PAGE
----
Statistical power should never be used to interpret the result of analyses. Statistical power, types-I and -II error are generally used to plan studies. However, these probabilities are meaningless after data collection and statistical analyses are completed. On a fundamental level, statistical power is a probability and has a relative frequency interpretation. Statistical power is the conditional probability of rejecting the null hypothesis given that the alternative hypothesis is true and the model assumptions are correct. Statistical power does not refer to the likelihood of success of a particular study but rather what happens, on average, by replicating the same study many times. To many researchers this interpretation is awkward and not very helpful. In fact, some would argue this contributes to the mis-interpretation of statistical power. Additionally, a probability is a way to quantify the likelihood of an event which has not yet occurred. Once an event occurs, the probability becomes irrelevant. For example, if a person with multiple myeloma died yesterday. We would never ask, “what is the probability that the same person dies today?” Similarly, once data has been collected or observed, estimating statistical power is not meaningful. What many researchers including statisticians do is to pretend the event did not occur and calculate the so-called power using the observed data or other data. Another, more subtle, idea is: “if we had a similar person, like the one before, what is the probability this person will die?” This is one justification for calculating retrospective power. However, there are good reasons we should not adopt this approach. Because of its relative frequency interpretation, any power calculation done after data collection and/or statistical analyses refers to subsequent studies and cannot refer to the current one.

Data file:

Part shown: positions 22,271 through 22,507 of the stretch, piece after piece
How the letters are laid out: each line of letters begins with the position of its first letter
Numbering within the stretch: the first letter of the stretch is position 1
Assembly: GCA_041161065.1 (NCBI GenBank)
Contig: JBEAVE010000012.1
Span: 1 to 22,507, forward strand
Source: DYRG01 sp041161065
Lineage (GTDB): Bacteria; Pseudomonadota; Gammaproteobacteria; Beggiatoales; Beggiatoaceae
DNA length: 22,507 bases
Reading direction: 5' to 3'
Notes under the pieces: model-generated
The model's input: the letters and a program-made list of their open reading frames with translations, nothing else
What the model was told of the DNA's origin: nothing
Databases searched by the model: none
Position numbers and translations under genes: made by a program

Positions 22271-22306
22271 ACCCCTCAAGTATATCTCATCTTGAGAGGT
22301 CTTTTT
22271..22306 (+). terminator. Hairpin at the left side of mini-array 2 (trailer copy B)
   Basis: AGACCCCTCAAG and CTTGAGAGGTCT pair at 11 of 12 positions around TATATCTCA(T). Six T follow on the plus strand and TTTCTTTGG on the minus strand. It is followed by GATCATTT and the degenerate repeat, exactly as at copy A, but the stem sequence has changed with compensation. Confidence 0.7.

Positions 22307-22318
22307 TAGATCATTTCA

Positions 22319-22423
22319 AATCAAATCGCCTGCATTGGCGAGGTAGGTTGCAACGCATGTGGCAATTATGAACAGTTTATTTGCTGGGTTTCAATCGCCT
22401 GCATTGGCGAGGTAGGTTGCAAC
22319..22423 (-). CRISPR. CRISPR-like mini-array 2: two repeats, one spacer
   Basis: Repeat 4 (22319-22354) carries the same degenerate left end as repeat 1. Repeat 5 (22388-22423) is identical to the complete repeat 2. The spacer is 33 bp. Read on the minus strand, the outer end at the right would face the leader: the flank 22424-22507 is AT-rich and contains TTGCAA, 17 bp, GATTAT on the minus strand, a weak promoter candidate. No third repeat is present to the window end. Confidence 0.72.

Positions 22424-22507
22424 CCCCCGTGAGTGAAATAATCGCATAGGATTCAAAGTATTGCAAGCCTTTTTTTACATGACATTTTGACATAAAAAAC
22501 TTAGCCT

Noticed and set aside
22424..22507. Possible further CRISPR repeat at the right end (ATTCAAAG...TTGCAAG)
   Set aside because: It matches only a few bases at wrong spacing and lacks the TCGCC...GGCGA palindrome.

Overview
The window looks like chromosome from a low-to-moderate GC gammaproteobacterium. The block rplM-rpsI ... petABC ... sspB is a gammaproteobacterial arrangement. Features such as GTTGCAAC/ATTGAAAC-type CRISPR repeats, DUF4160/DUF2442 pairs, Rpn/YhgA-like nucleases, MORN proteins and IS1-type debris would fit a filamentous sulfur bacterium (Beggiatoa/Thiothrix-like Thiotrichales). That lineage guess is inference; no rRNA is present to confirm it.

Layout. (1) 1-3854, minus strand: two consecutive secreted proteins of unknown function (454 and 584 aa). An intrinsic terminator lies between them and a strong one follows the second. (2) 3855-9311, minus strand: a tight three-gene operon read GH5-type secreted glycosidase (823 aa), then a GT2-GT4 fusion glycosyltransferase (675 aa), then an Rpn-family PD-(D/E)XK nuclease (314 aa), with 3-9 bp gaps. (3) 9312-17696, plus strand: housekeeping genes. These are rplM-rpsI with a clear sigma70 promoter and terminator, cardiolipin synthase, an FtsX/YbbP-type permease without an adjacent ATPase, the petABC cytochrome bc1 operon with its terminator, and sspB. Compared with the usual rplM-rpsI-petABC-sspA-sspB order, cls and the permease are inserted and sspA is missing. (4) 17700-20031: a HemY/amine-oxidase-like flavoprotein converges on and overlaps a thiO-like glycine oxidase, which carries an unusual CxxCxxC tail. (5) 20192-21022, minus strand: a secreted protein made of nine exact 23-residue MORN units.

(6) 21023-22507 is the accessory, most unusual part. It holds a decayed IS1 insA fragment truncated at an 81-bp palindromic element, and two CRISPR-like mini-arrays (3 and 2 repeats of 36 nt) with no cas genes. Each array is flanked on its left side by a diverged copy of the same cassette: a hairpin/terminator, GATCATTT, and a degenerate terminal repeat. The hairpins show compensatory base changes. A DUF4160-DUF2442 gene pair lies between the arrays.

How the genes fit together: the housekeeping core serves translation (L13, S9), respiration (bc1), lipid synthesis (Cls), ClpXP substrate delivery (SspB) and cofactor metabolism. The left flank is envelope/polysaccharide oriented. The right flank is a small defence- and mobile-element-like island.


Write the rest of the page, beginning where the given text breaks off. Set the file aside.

Confidence intervals and statistical power
Confidence intervals are important in interpreting results of a study. They are more useful in this respect than statistical power. Confidence intervals are a way of quantifying uncertainty about an estimate (e.g., magnitude of treatment effect). We can think of a confidence interval as the set of plausible range of values for an estimate computed from sample data which is likely to include the true but unknown population value. The confidence level is a probability and indicates how likely it is that the interval estimate captures the population parameter. Thus, the confidence level has a relative frequency interpretation. If we consider all possible randomly selected samples of the same sample size from a population, the confidence level is the percentage of those samples for which the confidence interval includes the population value provided all model assumptions are correct. The confidence level expresses only how often the confidence interval procedure works on average. Importantly, it does not tell us the probability a specific interval includes the population value. Once we observe the data, that is, the data has been collected and the confidence interval constructed, the probability the interval contains the population value is either 0 or 100 percent. It either contains the population value or it does not, since any population parameter is a constant, not a random variable. We cannot properly evaluate or interpret the results (e.g., clinically important effect) of a study without knowing the confidence interval for the effect size or treatment effect.
Confidence intervals should not be used to calculate power. We gain no information from power calculations based on the plausible values outside the confidence interval because the data have already told us these are unlikely values. Power calculations based on values inside the plausible range can be very high. However, it would be mis-leading to interpret this value as representing an upper bound on the population value.